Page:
Serengeti Energy is an Independent Power Producer (IPP), developing, building and operating small to medium sized renewable energy power plants of up to 50 megawatts across sub-Saharan Africa.

The Nyamwamba II hydropower plant was developed by Serengeti Energy, and is located on the Nyamwamba river, in Kasese, western Uganda. 

The Nyamwamba II project is a run-of-the-river hydropower installation, with installed capacity of 7.8 megawatts. It includes a 5.5-kilometre transmission line delivering power to Uganda’s national grid through a 20-year Power Purchase Agreement with the Uganda Electricity Transmission Company Limited (UETCL). 

The project is upstream of the 9.2 megawatts Nyamwamba I Hydroelectric Power Station, which is also owned and operated by Serengeti Energy Limited.

Construction works on Nyamwamba II started in 2019. According to Serengeti Energy the construction site "faced with several challenges brought about by the COVID-19 pandemic. The project development and construction teams and their advisors were up to the task and surmounted the challenges to complete the project."

SAEMS Hydro Ltd, Uganda, handled the project’s design, construction, and installation, while Andritz Hydro of Germany was the electromechanical supplier. Zutari is the Owner's engineer on the project.

The hydropower plant was commissioned in March 2022.

Electricity generated from the Nyamwamba II hydropower plant is fed into Uganda’s national grid from the Nkenda substation, which plays a crucial role in supplying various industrial load centres in western Uganda and is also planned to be a hub for future electricity exports to neighbouring Democratic Republic of Congo (DRC).

The Nyamwamba II project is estimated to have cost US$22 million. Funding for the project was supported through facilities provided by the Regional Liquidity Support Facility (RLSF), an initiative of the German Development Agency (KfW) and the African Trade Insurance Agency (ATI), designed to mitigate short-term liquidity risks for projects developed by independent power producers (IPPs) in Africa.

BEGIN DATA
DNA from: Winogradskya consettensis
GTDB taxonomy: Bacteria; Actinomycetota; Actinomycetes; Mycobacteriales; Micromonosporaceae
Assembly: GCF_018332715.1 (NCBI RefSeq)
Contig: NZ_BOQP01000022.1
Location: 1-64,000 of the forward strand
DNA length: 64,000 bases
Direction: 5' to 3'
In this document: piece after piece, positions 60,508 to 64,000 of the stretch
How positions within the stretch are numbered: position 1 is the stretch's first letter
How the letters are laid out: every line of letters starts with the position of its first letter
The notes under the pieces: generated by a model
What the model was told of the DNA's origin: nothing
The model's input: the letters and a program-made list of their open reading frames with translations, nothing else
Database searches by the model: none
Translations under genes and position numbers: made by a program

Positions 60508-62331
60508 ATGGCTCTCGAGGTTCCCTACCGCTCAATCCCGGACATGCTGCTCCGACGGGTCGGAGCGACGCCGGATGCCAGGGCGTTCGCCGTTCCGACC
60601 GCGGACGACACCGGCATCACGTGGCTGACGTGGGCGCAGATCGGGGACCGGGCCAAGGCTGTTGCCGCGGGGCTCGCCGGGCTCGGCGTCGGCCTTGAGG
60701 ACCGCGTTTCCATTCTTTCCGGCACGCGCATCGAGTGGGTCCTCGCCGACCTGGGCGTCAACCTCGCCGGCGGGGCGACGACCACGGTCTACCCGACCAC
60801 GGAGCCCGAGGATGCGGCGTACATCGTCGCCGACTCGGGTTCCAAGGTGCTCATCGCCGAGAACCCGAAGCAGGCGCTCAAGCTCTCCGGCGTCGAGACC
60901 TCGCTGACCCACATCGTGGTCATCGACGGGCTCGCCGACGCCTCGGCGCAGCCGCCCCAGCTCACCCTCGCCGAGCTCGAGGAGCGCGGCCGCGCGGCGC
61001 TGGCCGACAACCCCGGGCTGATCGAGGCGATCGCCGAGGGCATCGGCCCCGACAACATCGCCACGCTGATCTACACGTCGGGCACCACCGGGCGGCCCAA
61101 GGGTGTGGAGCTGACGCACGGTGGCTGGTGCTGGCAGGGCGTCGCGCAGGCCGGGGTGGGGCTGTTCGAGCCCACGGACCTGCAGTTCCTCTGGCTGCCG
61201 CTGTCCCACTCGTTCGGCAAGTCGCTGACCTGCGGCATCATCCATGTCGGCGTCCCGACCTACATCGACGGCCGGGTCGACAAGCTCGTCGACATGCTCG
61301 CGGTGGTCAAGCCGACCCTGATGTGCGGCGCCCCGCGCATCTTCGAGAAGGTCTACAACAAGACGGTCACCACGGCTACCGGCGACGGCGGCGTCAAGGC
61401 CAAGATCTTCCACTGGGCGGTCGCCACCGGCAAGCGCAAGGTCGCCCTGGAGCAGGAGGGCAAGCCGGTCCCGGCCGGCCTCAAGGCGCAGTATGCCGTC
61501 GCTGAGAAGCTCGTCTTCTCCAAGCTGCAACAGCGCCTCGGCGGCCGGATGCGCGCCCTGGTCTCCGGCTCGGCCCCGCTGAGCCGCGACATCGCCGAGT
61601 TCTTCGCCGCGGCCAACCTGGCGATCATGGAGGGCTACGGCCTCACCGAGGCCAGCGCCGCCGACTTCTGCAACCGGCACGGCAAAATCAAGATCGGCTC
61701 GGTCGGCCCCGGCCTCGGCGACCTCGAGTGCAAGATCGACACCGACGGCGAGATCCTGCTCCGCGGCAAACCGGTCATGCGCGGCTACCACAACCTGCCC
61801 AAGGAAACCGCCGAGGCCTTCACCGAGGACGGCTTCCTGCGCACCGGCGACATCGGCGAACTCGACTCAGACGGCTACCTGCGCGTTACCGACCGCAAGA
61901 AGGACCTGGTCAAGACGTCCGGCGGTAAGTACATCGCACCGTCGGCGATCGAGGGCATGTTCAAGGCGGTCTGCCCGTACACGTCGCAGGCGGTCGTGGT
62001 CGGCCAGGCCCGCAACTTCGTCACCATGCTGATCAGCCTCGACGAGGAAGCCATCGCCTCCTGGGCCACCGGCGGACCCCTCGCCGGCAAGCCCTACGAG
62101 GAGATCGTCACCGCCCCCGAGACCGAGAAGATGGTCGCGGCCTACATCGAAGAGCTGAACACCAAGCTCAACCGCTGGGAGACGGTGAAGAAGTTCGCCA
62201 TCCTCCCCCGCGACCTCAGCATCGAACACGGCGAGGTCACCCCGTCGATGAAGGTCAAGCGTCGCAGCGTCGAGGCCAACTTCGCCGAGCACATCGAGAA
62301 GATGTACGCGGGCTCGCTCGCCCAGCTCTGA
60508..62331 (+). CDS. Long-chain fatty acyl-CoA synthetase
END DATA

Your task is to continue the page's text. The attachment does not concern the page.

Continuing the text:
In May this year (2022) Serengeti Energy received a US$10.6 million from the Emerging Africa Infrastructure Fund (EAIF), for the project. The EAIF loan, which to be repaid over 17 years, has enabled Serengeti to retire the construction loans on the Nyamwamba II project, leaving EAIF as the sole lender to the project.

“EAIF’s loan allows us to unlock and redeploy our construction equity capital in the funding of other greenfield renewable energy plants in Sub-Saharan Africa. We would like to appreciate EAIF in supporting this project and, as such, our mandate to develop, construct and operate small to medium-sized renewable energy projects that build capacity, improve reliability, and contribute to Africa’s sustainable economic development,” said Wilfred van den Bos, Serengeti Energy’s Development Director. 

“PIDG and EAIF are delighted to support yet another renewable energy project in Uganda. Nyamwamba ll will deliver green energy that will stimulate economic activity in a rural region, unlock suppressed demand for power, reduce transmission losses and improve the stability of Uganda’s electricity grid,” said Sumit Kanodia, Investment Director at EAIF’s managers, Ninety One, a private equity investor.

The renewable energy plant is also expected to 18,000 tonnes of CO2 equivalent per year. The project created 205 jobs during the construction phase and employed 25 people after going into operation. 

The power generated from the Nyamwamba II hydropower plant is reported to be enough to supply up to 161,000 Ugandan households. It will also help power up various regional industries such as manufacturing, agriculture, homes, and public services.

Top Photo: Nyamwamba II Hydroelectric Power Station (serengetienergy.com)

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